Antiphase boundaries on low-energy ion bombarded Ge(001)

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Abstract

Surface vacancy and adatom clusters have been created on Ge(001) by bombarding the surface with 800 eV argon ions at various substrate temperatures ranging from room temperature to 600 K. The vacancies preferentially annihilate at the ends rather than at the sides of the dimer rows, resulting in monolayer deep vacancy islands which are elongated in a direction of the dimer rows of the upper terrace. As vacancy islands nucleate and expand, the dimer rows in neighbouring vacancy islands need not, in general, align with each other. An antiphase boundary will develop if two growing vacancy islands meet, but their internal dimer rows are not in the same registry. In contrast to Si(001), where only one type of antiphase boundary is found, we have found three different types of antiphase boundaries on Ge(001). Higher dose (> several monolayers) room temperature ion bombardment followed by annealing at temperatures in the range 400¿500 K results in a surface which contains a high density of valleys. In addition to the preference for the annihilation of dimer vacancies at descending versus ascending steps we also suggest that the development of antiphase boundaries drives the roughening of this surface. Finally, several atomic rearrangement events, which might be induced by the tunneling process, are observed after low-dose ion bombardment at room temperature.
Original languageUndefined
Pages (from-to)79-85
Number of pages7
JournalSurface science
Volume371
Issue number371
DOIs
Publication statusPublished - 1997

Keywords

  • METIS-128942
  • IR-24143

Cite this

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title = "Antiphase boundaries on low-energy ion bombarded Ge(001)",
abstract = "Surface vacancy and adatom clusters have been created on Ge(001) by bombarding the surface with 800 eV argon ions at various substrate temperatures ranging from room temperature to 600 K. The vacancies preferentially annihilate at the ends rather than at the sides of the dimer rows, resulting in monolayer deep vacancy islands which are elongated in a direction of the dimer rows of the upper terrace. As vacancy islands nucleate and expand, the dimer rows in neighbouring vacancy islands need not, in general, align with each other. An antiphase boundary will develop if two growing vacancy islands meet, but their internal dimer rows are not in the same registry. In contrast to Si(001), where only one type of antiphase boundary is found, we have found three different types of antiphase boundaries on Ge(001). Higher dose (> several monolayers) room temperature ion bombardment followed by annealing at temperatures in the range 400¿500 K results in a surface which contains a high density of valleys. In addition to the preference for the annihilation of dimer vacancies at descending versus ascending steps we also suggest that the development of antiphase boundaries drives the roughening of this surface. Finally, several atomic rearrangement events, which might be induced by the tunneling process, are observed after low-dose ion bombardment at room temperature.",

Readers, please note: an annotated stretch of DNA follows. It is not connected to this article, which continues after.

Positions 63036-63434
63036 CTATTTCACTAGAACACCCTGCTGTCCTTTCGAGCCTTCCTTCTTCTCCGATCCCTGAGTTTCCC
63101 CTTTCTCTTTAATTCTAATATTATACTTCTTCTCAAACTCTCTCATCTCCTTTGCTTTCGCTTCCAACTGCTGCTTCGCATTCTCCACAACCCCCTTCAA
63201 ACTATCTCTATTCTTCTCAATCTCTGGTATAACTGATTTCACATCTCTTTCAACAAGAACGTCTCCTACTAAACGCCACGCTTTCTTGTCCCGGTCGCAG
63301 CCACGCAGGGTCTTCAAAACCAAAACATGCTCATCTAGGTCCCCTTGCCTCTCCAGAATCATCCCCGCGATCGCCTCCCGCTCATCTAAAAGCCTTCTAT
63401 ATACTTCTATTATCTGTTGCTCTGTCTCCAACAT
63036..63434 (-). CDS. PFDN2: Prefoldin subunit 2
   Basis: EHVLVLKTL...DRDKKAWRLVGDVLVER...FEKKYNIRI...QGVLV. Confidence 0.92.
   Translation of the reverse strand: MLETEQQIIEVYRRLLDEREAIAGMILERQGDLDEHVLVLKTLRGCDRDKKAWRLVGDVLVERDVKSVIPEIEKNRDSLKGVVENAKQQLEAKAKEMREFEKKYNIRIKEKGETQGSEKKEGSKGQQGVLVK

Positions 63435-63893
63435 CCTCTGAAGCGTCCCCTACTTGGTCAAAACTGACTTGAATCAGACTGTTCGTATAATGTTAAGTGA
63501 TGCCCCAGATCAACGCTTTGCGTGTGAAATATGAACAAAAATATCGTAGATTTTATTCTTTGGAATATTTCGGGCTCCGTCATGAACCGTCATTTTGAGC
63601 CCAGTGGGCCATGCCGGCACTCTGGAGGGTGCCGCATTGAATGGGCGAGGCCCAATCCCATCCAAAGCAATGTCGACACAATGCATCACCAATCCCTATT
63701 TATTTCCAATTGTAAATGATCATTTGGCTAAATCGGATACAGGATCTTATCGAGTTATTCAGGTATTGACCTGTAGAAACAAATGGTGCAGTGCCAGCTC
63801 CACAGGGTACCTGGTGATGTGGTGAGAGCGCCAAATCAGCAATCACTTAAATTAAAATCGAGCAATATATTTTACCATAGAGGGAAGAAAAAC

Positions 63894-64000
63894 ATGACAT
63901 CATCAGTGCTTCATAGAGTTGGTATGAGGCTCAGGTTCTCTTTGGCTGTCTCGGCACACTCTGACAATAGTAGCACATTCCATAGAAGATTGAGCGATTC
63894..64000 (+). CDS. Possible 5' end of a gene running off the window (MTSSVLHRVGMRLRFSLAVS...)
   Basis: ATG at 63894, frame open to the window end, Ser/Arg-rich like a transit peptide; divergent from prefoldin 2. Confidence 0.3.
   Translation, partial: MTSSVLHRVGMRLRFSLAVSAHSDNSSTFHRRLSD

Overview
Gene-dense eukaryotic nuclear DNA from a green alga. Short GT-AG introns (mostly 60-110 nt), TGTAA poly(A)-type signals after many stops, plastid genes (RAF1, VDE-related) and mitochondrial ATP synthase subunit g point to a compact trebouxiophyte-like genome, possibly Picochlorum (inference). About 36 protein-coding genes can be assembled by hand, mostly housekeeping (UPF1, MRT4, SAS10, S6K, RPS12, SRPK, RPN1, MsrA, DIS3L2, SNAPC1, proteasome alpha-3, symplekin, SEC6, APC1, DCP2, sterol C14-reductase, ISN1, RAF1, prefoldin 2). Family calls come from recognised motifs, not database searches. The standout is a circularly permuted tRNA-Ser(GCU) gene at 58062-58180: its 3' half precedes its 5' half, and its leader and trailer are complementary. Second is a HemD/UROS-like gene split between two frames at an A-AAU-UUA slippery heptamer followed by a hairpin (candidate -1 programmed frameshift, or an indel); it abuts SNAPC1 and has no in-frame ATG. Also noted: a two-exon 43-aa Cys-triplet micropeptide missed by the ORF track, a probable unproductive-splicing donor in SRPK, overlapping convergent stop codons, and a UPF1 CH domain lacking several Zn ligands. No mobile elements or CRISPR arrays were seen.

keywords = "METIS-128942, IR-24143",
author = "Zandvliet, {Henricus J.W.} and {de Groot}, E.",
year = "1997",
doi = "10.1016/S0039-6028(96)00983-1",
language = "Undefined",
volume = "371",
pages = "79--85",
journal = "Surface science",